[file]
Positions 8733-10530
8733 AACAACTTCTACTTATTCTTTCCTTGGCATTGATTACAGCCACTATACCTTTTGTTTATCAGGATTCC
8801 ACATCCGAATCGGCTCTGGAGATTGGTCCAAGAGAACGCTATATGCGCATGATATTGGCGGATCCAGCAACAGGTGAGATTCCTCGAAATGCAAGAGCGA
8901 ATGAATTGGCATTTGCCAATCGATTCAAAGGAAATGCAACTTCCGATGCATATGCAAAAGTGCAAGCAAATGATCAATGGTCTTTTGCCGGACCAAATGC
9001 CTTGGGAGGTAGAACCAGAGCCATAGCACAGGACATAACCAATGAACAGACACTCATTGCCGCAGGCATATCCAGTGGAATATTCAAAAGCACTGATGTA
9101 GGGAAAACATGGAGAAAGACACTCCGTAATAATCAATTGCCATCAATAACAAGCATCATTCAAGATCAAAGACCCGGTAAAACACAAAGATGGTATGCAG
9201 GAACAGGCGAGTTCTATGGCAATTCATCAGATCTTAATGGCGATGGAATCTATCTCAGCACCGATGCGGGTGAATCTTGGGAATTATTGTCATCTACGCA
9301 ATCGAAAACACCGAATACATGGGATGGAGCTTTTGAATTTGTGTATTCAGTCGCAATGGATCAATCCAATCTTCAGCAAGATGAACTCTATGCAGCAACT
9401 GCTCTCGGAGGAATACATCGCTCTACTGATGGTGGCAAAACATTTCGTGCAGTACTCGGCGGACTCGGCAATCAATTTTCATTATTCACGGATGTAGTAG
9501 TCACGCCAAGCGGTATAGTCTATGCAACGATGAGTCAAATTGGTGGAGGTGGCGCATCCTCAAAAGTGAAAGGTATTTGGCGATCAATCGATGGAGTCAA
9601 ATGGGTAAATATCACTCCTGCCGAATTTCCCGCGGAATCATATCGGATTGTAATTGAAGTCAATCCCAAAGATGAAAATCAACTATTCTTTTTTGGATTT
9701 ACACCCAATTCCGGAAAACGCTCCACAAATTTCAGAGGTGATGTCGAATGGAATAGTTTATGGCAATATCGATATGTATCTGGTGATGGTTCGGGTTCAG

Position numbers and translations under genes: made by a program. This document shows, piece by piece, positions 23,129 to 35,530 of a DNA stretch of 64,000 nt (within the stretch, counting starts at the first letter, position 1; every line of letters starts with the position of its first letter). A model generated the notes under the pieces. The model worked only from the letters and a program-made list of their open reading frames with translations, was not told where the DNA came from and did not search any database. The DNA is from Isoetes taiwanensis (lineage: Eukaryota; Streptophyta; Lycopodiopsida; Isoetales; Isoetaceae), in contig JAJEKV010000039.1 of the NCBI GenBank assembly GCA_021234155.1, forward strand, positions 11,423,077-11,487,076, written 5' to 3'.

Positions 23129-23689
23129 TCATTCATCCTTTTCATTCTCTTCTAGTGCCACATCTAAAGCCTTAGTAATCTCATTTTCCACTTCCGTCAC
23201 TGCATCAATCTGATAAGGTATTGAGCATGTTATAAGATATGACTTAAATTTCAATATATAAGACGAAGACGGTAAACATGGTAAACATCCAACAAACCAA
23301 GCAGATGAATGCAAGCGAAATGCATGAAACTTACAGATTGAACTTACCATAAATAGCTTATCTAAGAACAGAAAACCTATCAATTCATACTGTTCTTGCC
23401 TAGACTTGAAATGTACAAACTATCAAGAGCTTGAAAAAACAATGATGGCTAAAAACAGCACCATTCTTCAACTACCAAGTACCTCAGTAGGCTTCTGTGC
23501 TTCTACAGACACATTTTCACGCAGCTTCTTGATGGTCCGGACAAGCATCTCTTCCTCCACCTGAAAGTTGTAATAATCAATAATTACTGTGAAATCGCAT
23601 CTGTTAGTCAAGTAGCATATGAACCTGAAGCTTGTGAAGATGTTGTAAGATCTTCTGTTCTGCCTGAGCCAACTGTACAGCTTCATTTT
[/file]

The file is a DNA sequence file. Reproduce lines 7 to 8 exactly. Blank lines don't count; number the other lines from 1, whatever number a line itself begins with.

9201 GAACAGGCGAGTTCTATGGCAATTCATCAGATCTTAATGGCGATGGAATCTATCTCAGCACCGATGCGGGTGAATCTTGGGAATTATTGTCATCTACGCA
9301 ATCGAAAACACCGAATACATGGGATGGAGCTTTTGAATTTGTGTATTCAGTCGCAATGGATCAATCCAATCTTCAGCAAGATGAACTCTATGCAGCAACT